The American Field Service


Meanwhile Andrew ran for Congress again in 1921 and this time, aided by the determined support of the American Legion, was overwhelmingly elected to fill the seat previously held by Augustus Gardner, who had beaten him so soundly nearly a decade before. Re-elected to seven consecutive terms with ever-increasing majorities, Andrew led a tenacious but unavailing campaign for a generous settlement of all prearmistice debts of Allied nations to the United States. Although the romance between France and America ended in the disenthrallment of the igao’s, Andrew never lost an opportunity to summon up remembrance of past glories.

He was spared the agony of 1940, dying at his home in Gloucester on June 3, 1936, at the age of sixty-three. Succeeding him as head of the quiescent field service his erstwhile deputy, Stephen Galatti, found these words to describe his predecessor as he remembered him during the great days in France: He couldn’t bear to have people around him who didn’t want to do the job. He couldn’t understand how anyone could be taking part in such stupendous events without throwing every effort into what he was doing.… It wasn’t smooth sailing by any means. Half the story was the jealousy, the clash of wills. If Andrew had catered to everyone, the service would have collapsed. There were all kinds of Americans associated with the war work, and many only to be fashionable or for some personal gain.… But Andrew had his vision, always. And he wouldn’t let anything stop him.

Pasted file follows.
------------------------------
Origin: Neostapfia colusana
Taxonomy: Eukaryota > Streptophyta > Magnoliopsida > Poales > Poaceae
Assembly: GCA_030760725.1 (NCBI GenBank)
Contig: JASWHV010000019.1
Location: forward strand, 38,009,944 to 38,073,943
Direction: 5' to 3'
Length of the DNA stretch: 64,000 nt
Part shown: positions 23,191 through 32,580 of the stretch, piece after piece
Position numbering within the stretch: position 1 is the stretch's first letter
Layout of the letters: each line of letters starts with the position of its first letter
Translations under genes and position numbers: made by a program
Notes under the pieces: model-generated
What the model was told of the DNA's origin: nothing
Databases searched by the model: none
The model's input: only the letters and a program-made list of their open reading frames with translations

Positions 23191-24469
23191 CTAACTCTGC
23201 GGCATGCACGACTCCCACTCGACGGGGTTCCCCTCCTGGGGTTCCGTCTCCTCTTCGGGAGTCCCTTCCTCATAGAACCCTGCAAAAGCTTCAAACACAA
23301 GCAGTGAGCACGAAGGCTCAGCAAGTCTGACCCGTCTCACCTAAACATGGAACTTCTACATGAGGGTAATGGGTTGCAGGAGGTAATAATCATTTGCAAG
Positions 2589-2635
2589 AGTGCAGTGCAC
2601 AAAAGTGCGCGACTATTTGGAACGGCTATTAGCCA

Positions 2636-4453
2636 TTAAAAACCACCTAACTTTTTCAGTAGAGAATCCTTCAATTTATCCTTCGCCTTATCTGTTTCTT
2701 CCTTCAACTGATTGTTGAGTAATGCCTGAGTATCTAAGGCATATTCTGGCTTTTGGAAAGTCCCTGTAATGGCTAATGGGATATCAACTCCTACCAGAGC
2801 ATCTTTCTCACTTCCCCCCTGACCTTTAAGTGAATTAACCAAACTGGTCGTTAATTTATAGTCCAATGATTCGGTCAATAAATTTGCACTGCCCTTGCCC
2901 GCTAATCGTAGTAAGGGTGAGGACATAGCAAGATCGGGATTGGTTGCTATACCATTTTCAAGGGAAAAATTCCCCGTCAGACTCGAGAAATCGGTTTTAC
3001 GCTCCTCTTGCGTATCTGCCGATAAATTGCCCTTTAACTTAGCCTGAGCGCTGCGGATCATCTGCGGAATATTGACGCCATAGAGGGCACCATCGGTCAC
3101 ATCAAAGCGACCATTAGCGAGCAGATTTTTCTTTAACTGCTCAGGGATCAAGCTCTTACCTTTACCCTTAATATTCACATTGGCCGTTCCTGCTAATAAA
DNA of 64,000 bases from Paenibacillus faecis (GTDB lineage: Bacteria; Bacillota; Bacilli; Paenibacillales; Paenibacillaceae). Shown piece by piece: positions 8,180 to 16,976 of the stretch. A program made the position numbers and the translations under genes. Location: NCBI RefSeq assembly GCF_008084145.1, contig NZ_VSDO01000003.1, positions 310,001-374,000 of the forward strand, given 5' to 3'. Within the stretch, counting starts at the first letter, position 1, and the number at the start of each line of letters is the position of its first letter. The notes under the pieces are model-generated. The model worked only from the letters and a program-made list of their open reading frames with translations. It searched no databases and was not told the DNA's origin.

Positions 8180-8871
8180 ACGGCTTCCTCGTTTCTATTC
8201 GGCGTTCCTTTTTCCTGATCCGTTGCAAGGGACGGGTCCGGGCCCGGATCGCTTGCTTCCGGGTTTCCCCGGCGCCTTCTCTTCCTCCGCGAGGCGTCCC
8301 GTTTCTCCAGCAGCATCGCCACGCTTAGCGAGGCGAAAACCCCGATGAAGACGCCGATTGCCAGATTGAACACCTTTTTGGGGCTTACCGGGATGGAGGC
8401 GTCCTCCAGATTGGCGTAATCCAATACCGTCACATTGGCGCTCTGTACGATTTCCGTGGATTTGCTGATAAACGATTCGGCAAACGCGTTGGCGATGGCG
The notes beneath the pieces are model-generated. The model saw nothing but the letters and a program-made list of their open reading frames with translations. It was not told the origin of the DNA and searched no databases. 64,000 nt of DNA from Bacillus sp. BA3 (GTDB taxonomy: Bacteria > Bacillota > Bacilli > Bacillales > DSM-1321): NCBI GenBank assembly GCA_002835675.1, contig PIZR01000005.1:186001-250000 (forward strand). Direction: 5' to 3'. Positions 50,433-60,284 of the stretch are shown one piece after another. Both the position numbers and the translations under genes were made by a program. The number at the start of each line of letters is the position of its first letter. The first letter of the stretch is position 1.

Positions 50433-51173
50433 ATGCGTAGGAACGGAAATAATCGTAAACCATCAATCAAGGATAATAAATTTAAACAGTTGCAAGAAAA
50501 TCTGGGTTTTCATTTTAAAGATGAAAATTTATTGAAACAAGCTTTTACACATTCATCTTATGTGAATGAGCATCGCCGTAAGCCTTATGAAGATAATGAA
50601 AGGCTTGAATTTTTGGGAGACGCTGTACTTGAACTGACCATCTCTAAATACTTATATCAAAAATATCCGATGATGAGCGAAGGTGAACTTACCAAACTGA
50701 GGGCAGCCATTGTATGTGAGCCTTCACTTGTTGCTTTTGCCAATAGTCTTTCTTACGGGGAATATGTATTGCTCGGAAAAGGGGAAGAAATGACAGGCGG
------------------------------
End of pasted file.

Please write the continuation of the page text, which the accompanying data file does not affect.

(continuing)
At the outbreak of World War II Galatti immediately organized a section of ambulances and dispatched it to France under the command of Levering Hill, who had been a section leader in the original A.F.S. Hill proceeded to obtain from General Gamelin the same privileged status Andrew had won for the service twenty-five years before. But during the drôle de guerre there was no ambulance work; and when the German offensive began in May, 1940, the American Field Service ambulances hastened to Amiens, only to be bagged at once by General Guderian’s tanks. After the French surrender Galatti offered the American Field Service to the British government, and, with Churchill’s hearty endorsement, new sections were attached to the British Eighth Army in Egypt in 1941. The service thus once again stood in the vanguard of American participation.

After 1945 Galatti transformed the American Field Service into a student-exchange organization of worldwide scope. Gentler than Andrew in his style of management, he was no less stubborn in pursuit of his objectives. Admired and loved by two generations of students, American and foreign, he died, replete with triumph, in 1964. Today the American Field Service awaits yet another transformation, but meanwhile the bust of Andrew by Walker Hancock standing at A.F.S. headquarters in New York honors the martial dedication to which the service owes its origin. And at the unjustly neglected Musée de la Coopération Franco-Américaine at Blérancourt, a little town thirty miles northeast of Paris, this same likeness of Andrew, ensconced in a place of honor, surveys the courtyard as if to evoke events and sentiments that now seem distant not merely by decades but by centuries.